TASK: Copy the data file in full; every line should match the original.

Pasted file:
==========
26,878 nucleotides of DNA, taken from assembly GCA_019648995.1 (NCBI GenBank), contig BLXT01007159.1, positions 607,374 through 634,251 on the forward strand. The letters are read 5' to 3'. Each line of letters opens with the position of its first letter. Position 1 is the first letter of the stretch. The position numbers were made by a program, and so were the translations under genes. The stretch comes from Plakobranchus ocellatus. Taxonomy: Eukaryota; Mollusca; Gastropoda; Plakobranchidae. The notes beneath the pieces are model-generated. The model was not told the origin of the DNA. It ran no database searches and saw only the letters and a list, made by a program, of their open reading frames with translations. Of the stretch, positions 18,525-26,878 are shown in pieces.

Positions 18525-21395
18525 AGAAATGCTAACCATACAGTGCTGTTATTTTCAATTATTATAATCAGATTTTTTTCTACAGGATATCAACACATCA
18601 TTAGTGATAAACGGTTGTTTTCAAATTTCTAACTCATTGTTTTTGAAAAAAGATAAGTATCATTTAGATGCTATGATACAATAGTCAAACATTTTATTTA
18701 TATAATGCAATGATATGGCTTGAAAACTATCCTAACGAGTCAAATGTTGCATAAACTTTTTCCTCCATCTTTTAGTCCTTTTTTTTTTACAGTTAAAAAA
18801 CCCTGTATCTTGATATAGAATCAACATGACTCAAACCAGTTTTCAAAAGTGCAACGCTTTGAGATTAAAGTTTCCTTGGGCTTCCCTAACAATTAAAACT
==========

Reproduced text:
26,878 nucleotides of DNA, taken from assembly GCA_019648995.1 (NCBI GenBank), contig BLXT01007159.1, positions 607,374 through 634,251 on the forward strand. The letters are read 5' to 3'. Each line of letters opens with the position of its first letter. Position 1 is the first letter of the stretch. The position numbers were made by a program, and so were the translations under genes. The stretch comes from Plakobranchus ocellatus. Taxonomy: Eukaryota; Mollusca; Gastropoda; Plakobranchidae. The notes beneath the pieces are model-generated. The model was not told the origin of the DNA. It ran no database searches and saw only the letters and a list, made by a program, of their open reading frames with translations. Of the stretch, positions 18,525-26,878 are shown in pieces.

Positions 18525-21395
18525 AGAAATGCTAACCATACAGTGCTGTTATTTTCAATTATTATAATCAGATTTTTTTCTACAGGATATCAACACATCA
18601 TTAGTGATAAACGGTTGTTTTCAAATTTCTAACTCATTGTTTTTGAAAAAAGATAAGTATCATTTAGATGCTATGATACAATAGTCAAACATTTTATTTA
18701 TATAATGCAATGATATGGCTTGAAAACTATCCTAACGAGTCAAATGTTGCATAAACTTTTTCCTCCATCTTTTAGTCCTTTTTTTTTTACAGTTAAAAAA
18801 CCCTGTATCTTGATATAGAATCAACATGACTCAAACCAGTTTTCAAAAGTGCAACGCTTTGAGATTAAAGTTTCCTTGGGCTTCCCTAACAATTAAAACT